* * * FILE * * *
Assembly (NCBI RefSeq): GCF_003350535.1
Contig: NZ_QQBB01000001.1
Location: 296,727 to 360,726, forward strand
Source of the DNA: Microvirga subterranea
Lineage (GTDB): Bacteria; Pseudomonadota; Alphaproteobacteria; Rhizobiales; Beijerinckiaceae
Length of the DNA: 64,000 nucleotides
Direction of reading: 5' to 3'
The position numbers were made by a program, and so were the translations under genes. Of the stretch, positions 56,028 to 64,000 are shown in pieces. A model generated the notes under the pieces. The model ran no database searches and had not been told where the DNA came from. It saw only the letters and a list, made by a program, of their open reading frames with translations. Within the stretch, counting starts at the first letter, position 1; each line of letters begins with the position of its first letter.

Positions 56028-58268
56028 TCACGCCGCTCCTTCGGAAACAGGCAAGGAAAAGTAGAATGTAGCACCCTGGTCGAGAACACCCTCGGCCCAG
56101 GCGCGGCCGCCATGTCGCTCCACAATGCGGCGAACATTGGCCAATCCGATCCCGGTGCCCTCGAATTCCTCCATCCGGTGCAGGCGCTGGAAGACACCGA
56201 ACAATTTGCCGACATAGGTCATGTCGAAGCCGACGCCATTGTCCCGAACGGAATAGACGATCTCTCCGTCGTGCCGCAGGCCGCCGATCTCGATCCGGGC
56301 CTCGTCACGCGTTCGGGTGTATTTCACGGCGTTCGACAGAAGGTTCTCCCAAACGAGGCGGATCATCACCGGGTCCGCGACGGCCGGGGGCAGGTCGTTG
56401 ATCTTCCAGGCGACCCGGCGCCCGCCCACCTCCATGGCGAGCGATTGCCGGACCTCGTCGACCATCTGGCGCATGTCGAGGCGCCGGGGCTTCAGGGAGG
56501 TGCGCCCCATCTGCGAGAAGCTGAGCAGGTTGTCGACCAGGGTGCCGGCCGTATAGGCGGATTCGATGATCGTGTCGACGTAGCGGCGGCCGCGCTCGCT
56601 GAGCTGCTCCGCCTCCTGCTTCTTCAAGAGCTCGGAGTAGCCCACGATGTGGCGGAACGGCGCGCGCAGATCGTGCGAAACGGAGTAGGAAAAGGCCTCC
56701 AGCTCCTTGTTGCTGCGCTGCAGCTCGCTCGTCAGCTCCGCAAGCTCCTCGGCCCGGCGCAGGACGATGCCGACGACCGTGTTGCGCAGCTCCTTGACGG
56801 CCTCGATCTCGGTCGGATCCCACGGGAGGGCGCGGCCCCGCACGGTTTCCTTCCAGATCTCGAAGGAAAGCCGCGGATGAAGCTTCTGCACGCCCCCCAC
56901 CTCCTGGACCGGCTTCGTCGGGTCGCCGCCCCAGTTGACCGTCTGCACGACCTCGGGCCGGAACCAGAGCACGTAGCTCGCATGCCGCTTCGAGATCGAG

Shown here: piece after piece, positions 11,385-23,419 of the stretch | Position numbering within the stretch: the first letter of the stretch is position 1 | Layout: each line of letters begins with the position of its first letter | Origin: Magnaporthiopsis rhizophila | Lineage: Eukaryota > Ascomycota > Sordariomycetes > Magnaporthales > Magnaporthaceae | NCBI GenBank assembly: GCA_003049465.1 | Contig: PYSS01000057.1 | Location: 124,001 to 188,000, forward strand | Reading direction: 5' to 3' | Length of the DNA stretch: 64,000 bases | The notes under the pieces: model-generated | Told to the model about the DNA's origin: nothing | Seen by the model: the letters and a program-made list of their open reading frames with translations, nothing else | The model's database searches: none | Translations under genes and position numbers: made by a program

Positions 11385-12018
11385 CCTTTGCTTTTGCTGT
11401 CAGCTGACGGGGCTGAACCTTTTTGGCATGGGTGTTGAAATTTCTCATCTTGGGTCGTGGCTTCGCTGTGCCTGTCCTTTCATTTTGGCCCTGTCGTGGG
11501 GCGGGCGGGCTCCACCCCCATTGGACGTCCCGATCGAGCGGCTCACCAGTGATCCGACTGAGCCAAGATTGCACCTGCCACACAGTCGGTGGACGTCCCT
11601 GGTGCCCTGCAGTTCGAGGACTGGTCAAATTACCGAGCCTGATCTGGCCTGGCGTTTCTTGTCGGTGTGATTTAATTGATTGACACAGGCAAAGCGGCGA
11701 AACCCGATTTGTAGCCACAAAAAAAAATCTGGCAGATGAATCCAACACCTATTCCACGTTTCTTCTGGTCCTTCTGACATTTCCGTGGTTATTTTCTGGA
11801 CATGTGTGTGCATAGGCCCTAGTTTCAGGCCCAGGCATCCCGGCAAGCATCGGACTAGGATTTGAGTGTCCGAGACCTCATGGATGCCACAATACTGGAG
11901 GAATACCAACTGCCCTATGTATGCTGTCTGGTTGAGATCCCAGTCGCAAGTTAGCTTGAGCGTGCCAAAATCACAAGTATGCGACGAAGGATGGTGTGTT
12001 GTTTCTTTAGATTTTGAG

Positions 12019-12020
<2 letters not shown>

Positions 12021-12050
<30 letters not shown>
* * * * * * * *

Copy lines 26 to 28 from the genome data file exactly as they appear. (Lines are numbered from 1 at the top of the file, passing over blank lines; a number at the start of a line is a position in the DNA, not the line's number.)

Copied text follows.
11701 AACCCGATTTGTAGCCACAAAAAAAAATCTGGCAGATGAATCCAACACCTATTCCACGTTTCTTCTGGTCCTTCTGACATTTCCGTGGTTATTTTCTGGA
11801 CATGTGTGTGCATAGGCCCTAGTTTCAGGCCCAGGCATCCCGGCAAGCATCGGACTAGGATTTGAGTGTCCGAGACCTCATGGATGCCACAATACTGGAG
11901 GAATACCAACTGCCCTATGTATGCTGTCTGGTTGAGATCCCAGTCGCAAGTTAGCTTGAGCGTGCCAAAATCACAAGTATGCGACGAAGGATGGTGTGTT